Remember back in the day when families sat down to dinner and actually talked to each other?
If you wanted to communicate with someone, you picked up the phone and made a call — or arranged to meet them. Yes, live and in person.
Your free time was spent reading, hanging out with people, going places, and doing things in the real world. No one was texting, sexting, emailing, surfing, gaming, downloading, bookmarking, blogging, or podcasting.
There was no Facebook, Twitter, Instagram, Snapchat, Pinterest, or LinkedIn. In fact, the only form of instant communication was shouting to others in the next room.
In the scheme of things, that nostalgic time wasn’t back in the Dark Ages. It was just less than 30 years ago. In a relatively short amount of time, the internet has shifted from an occasional tool to the primary way we work, communicate, and entertain ourselves.
There’s a lot of good that’s come from the explosion of technology and digital communication. It has definitely made our lives easier, faster, and more productive. But there is a diminishing point of return with our devotion to digital devices.
We’ve become obsessed with technology, and it’s impacting every aspect of how we live our lives. We are slaves to the gadgets that were supposed to simplify our lives. We prefer the quick fix of instant information and low-quality entertainment over real world interactions and experiences.
We spend hours on social media, taking and sharing “selfies,” and documenting the minutiae of our lives. Our inboxes are flooded. Our desktops are littered. And our laptops are bursting at the seams with more documents, photos, and downloads than we can absorb in a lifetime.
Digital “stuff” has an insidious way of occupying your time with nonessential activities that don’t make you feel any happier. And just like physical clutter in your home, digital clutter creates feelings of anxiety, agitation, and overwhelm.
The problem is twofold: digital overload is pulling you away from the joys of the real world, and it is undermining your peace of mind as it grows like weeds in an untended garden.
That’s why my co-author Steve Scott and I have written our latest book: 10 Minute Digital Declutter: The Simple Habit to Eliminate Technology Overload. As part of Amazon’s Kindle Unlimited program, the book is on sale for the introductory price of just $0.99 for a few days.
This book is written for the person who is starting to recognize the danger of digital noise, but doesn’t know how to live in this modern world without feeling of overwhelm. It’s also for those who need a system for the information they do want.
Not only will you get back more time, you’ll also discover core strategies for maximizing the time you spend in the digital world.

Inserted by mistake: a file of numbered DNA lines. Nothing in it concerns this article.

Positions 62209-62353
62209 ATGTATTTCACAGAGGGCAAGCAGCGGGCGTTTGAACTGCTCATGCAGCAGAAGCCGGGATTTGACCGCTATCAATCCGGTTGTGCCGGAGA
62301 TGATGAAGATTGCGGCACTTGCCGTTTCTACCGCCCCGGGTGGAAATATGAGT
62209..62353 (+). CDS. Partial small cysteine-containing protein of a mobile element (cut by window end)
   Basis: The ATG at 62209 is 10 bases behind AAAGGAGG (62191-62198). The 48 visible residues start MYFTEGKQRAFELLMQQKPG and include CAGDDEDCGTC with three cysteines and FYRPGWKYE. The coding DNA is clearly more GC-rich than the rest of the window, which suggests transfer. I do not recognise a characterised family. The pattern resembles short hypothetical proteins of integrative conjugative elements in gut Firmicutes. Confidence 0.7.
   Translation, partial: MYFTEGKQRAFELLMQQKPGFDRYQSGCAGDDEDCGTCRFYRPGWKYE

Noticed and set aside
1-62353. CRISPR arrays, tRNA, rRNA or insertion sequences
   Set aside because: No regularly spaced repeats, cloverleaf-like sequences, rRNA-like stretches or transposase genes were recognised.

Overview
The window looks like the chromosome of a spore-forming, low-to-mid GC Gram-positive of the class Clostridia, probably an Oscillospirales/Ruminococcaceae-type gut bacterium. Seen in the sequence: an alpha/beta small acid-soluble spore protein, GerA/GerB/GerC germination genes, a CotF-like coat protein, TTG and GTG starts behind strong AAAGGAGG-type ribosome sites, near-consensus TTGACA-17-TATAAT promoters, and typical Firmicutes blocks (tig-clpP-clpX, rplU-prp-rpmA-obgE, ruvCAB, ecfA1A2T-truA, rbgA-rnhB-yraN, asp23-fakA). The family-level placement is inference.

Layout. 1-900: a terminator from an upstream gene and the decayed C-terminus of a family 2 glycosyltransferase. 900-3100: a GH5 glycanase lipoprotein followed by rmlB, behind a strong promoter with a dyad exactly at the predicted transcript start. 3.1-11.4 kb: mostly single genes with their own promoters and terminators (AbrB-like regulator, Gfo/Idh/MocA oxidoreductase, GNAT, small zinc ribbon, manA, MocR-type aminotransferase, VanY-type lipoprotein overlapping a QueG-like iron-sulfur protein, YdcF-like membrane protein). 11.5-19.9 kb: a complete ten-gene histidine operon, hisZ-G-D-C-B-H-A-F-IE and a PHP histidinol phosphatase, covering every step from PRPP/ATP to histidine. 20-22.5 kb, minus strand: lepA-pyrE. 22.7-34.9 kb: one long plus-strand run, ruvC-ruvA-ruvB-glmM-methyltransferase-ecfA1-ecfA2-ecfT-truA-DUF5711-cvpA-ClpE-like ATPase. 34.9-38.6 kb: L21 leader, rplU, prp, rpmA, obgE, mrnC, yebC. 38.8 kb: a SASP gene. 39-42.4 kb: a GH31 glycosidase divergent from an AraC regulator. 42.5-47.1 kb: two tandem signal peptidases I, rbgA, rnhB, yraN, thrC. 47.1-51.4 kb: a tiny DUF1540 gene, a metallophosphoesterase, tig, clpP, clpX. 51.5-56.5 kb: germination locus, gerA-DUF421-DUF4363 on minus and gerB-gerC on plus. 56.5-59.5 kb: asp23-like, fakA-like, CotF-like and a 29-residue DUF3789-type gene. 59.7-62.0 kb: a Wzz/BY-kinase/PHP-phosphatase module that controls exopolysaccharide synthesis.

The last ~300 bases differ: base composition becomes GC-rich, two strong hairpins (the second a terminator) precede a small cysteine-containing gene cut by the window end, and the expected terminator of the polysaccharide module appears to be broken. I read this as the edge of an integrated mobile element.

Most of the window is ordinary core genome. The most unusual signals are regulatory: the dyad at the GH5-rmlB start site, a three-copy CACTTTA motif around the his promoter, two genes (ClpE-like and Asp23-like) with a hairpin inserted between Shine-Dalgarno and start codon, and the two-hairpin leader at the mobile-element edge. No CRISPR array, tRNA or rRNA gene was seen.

If you have a desire to live an organized, simplified digital life — and to reclaim some of the time you spend with digital devices — then download the 10-Minute Digital Declutter is the guidebook to help you.
This book is written for those who . . .
- Feel overwhelmed by the sheer volume of information on your devices
- Can’t easily find the emails, documents, or websites you’re looking for
- Have little time to tackle a big digital declutter and organizing project
- Feel embarrassed and drained by the clutter and disorganization
- Find yourself afraid to delete anything for fear you might need it one day
- Feel yourself giving away too much time and energy to the virtual world
- Would like to change your priorities and learn to step away from your devices more often
- Get complaints from your boss, spouse, or family members about your digital clutter or disorganization, or about the time you spend online
- Simply desire a more organized, minimalist lifestyle
Unlike physical clutter than you can see, digital clutter grows and grows behind-the-scenes. You know it’s there lurking in the shadows, slowing down your phone and computer, silently guilt-tripping you for not addressing it, and making you feel like a disorganized mess.
But who has the time or desire to deal with the mess? It feels so overwhelming and boring. That’s why we’ve created a “byte-sized” program to help you systematically clear the clutter in 10-minute chunks, giving you ideas and apps for organizing and decluttering in a simple, easy way.
Plus, we help you get clear on your “digital manifesto” moving forward, so you define your values and goals related to your digital life and the time and energy you want to devote to it.
Will you help me?
I really need your help!! If you find this book useful, then I’d love a review from you on Amazon.Would you please write just a few sentences sharing what you think of the book?
>>>Here is the link to the book on Amazon: http://liveboldandbloom.com/digital-declutter
Don’t own a Kindle reader? No problem!
You don’t need a Kindle to read Kindle eBooks. There are a variety of free ways you can read a Kindle eBook:
No matter what type of device you use to access the Internet, you can access a Kindle eBook.
Here is the download link again to my book: (LINK)
And here are the links for the book in other countries:
Please don’t allow digital addiction and overwhelm to make your life more complicated and stressed. It’s really easier than you think to tackle this problem and reclaim your time, energy, and sanity. With just 10 minutes a day, you’ll have control over your virtual world in just a few weeks! Take action today to make it happen.